Bank of Utica is an 86-year old institution doing business in upstate New York. The bank operates only a single branch in downtown Utica, yet its balance sheet holds $912 million in assets and $727 million in deposits against $155 million in equity capital. Bank of Utica is controlled by the Sinnott family through a controlling stake in the bank’s voting shares.
Bank of Utica follows an unusual strategy. Most banks take deposits and originate loans, making their income on the interest rate spread, less loan losses. This process requires a host of loan officers and staff and all the associated salaries, office space, software and compliance costs. It also requires ongoing monitoring and management, plus additional expenses when a portion of the loan book inevitably sours.
Bank of Utica doesn’t bother. The bank takes deposits, then turns around and buys liquid debt securities like treasuries, municipal bonds, mortgage-backed securities, foreign bonds and others. Nearly 70% of these securities have maturities of three years or less, which greatly reduces interest rate risk. The yields on these assets may not be as robust as the yields on loans the bank could originate, but their credit risk is extremely low.
Bank of Utica does originate and run a small book of commercial, personal and real estate loans, but the loan origination business is clearly not the bank’s focus. For example, the bank’s only first position mortgage product is a 15 year fully-conforming loan at 4.95%, fully 1.50% above the national average. Bank of Utica will originate loans, but only opportunistically and on its own terms.
At quarter’s end, Bank of Utica’s net loan book was $47 million. Its securities holdings were $848 million. Interest on these securities accounted for 92% of Bank of Utica’s interest income for the first half of 2013.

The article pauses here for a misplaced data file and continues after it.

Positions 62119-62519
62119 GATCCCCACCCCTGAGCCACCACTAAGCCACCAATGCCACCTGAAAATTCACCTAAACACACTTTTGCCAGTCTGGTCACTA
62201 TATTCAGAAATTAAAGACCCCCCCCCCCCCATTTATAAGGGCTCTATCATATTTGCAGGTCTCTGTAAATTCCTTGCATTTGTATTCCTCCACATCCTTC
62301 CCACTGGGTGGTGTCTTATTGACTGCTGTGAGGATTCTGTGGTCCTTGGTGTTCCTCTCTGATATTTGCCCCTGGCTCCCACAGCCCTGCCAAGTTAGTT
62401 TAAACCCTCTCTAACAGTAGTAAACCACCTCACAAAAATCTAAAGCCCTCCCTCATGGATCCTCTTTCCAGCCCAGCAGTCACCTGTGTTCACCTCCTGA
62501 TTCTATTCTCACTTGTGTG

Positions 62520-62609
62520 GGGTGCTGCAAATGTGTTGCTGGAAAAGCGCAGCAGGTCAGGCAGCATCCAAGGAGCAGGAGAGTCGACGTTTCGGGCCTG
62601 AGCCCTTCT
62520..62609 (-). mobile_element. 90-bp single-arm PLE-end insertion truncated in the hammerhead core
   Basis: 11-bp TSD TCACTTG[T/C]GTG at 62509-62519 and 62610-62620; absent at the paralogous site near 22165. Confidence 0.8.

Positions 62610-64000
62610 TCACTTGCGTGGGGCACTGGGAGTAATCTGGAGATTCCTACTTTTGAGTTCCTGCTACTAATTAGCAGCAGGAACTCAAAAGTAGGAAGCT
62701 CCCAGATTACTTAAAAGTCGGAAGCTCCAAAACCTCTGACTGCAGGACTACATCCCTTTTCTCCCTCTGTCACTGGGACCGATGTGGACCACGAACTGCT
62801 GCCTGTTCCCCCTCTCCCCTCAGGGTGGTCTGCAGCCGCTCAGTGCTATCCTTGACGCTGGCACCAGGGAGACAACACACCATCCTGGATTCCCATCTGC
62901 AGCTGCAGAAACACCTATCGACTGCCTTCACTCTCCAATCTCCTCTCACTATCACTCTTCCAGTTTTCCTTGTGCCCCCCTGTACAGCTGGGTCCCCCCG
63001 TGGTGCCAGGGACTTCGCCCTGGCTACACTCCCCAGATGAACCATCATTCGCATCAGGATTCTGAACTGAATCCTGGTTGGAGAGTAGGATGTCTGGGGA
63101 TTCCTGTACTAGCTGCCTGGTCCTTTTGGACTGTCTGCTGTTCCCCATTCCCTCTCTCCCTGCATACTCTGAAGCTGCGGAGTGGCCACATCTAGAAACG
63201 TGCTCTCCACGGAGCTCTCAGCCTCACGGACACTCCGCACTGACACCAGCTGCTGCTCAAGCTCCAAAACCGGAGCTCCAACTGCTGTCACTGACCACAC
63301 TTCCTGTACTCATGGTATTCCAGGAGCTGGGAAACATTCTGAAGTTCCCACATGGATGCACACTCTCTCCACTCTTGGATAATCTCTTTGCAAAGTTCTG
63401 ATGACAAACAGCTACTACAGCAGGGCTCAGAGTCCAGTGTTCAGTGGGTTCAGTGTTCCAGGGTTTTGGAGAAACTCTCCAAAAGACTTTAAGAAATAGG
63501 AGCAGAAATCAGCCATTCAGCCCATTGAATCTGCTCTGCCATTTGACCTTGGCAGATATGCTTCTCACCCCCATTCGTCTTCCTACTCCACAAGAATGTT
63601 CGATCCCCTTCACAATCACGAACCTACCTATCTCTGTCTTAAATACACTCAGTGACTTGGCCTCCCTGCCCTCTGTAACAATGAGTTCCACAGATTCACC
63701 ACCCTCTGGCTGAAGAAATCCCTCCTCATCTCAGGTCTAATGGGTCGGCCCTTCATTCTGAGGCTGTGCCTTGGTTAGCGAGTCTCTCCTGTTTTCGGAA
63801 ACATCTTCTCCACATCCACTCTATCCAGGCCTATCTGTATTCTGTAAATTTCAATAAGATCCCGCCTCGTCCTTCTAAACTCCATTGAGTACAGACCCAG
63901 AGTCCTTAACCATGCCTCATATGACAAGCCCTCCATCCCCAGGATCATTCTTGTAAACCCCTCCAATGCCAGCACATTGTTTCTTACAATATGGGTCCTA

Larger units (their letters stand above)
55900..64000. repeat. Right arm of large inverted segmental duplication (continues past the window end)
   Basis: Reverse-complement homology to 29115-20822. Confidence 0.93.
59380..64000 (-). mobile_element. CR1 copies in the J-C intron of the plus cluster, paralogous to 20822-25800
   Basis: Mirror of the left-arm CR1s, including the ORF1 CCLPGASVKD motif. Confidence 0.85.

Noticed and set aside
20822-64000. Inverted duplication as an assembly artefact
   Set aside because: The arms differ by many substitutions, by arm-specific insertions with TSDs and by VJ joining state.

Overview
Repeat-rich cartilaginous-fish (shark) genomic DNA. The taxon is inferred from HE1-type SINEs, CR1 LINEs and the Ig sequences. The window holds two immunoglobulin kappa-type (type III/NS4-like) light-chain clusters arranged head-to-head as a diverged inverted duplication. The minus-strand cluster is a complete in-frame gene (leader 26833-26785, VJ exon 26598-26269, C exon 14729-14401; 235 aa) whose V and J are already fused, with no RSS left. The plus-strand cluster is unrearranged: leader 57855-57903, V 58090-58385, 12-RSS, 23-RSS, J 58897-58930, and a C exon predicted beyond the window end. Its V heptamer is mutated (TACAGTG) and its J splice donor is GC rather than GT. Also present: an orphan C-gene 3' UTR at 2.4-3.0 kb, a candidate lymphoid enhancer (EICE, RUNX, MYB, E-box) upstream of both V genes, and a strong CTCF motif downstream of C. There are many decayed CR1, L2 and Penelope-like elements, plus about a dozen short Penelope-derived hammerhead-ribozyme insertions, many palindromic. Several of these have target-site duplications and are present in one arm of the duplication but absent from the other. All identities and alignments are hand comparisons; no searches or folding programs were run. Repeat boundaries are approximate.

Bank of Utica’s credit risk is extremely low due to its conservative investment policies. On top of this, the bank is highly over-capitalized. Bank of Utica’s common equity ratio is 17.04%. This figure includes nearly $20 million in unrealized gains, some of which are likely to disappear if interest rates rise. Excluding unrealized gains entirely, the bank’s common equity ratio is still a strong 15.20%.
Despite its conservative investing and over-capitalized balance sheet, Bank of Utica still manages good returns on assets and equity. For the last four quarters, the bank averaged a 10.00% annualized return on equity, and an average annualized return on assets of 1.60%. A big reason for these solid returns despite minimal leverage is Bank of Utica’s efficiency. With minimal staff and need for infrastructure, the bank’s operating expenses are very, very low. Operating expenses ate up only 25% of the bank’s net interest income over the past year, an almost absurdly low figure. Many banks struggle to keep this figure below 70%.
Bank of Utica’s geographic home is not the nation’s fastest-growing region, but the bank has still managed to grow its deposit base at a modest rate. Over the last five years, deposits grew at an annual rate of 3.9%. Deposits are the “fuel” that allow a bank to invest in additional earning assets and increase the bottom line.
Bank of Utica’s credit quality, capital position and efficiency are all high, but its valuation is not. The bank has two share classes outstanding. BKUT is the voting share class and is majority-owned by the Sinnott family. BKUTK is non-voting. There are 50,000 voting shares and 200,000 non-voting for a total of 250,000. The voting shares trade at a slight premium to the non-voting. I can’t imagine why an investor would pay up for the voting shares with no possibility of exerting influence, so I’ll concentrate on the non-voting shares, which last had a bid price of $420.00.
Bank of Utica has common equity of $621.76 per share, giving the non-voting shares a price to book ratio of just 67.6%. Trailing earnings per share are $63.24 for a trailing P/E of 6.64. These ratios are far too low for a bank of this quality and profitability.
Bank of Utica does not release financial statements on its website. If anyone is wondering where I found them, try here. When it comes to investing in banks, FDIC call reports are your best friend!